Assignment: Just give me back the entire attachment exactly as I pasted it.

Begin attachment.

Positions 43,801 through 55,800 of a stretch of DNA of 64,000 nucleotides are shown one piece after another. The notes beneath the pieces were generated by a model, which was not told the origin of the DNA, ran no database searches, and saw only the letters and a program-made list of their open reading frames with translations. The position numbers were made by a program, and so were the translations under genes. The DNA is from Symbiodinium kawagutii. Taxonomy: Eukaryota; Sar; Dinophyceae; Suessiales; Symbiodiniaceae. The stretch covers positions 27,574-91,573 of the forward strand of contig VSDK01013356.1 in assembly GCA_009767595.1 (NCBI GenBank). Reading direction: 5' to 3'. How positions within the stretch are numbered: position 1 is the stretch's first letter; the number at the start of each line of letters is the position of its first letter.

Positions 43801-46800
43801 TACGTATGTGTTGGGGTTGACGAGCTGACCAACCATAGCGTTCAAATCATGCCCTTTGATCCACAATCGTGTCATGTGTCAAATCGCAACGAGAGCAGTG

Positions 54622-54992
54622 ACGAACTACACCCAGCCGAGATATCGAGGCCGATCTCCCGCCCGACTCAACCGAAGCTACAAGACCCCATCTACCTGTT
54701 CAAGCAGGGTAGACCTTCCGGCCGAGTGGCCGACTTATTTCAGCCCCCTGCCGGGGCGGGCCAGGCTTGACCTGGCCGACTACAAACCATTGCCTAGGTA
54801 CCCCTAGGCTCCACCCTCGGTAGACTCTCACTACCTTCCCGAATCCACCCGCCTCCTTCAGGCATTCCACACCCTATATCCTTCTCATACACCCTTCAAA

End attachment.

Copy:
Positions 43,801 through 55,800 of a stretch of DNA of 64,000 nucleotides are shown one piece after another. The notes beneath the pieces were generated by a model, which was not told the origin of the DNA, ran no database searches, and saw only the letters and a program-made list of their open reading frames with translations. The position numbers were made by a program, and so were the translations under genes. The DNA is from Symbiodinium kawagutii. Taxonomy: Eukaryota; Sar; Dinophyceae; Suessiales; Symbiodiniaceae. The stretch covers positions 27,574-91,573 of the forward strand of contig VSDK01013356.1 in assembly GCA_009767595.1 (NCBI GenBank). Reading direction: 5' to 3'. How positions within the stretch are numbered: position 1 is the stretch's first letter; the number at the start of each line of letters is the position of its first letter.

Positions 43801-46800
43801 TACGTATGTGTTGGGGTTGACGAGCTGACCAACCATAGCGTTCAAATCATGCCCTTTGATCCACAATCGTGTCATGTGTCAAATCGCAACGAGAGCAGTG

Positions 54622-54992
54622 ACGAACTACACCCAGCCGAGATATCGAGGCCGATCTCCCGCCCGACTCAACCGAAGCTACAAGACCCCATCTACCTGTT
54701 CAAGCAGGGTAGACCTTCCGGCCGAGTGGCCGACTTATTTCAGCCCCCTGCCGGGGCGGGCCAGGCTTGACCTGGCCGACTACAAACCATTGCCTAGGTA
54801 CCCCTAGGCTCCACCCTCGGTAGACTCTCACTACCTTCCCGAATCCACCCGCCTCCTTCAGGCATTCCACACCCTATATCCTTCTCATACACCCTTCAAA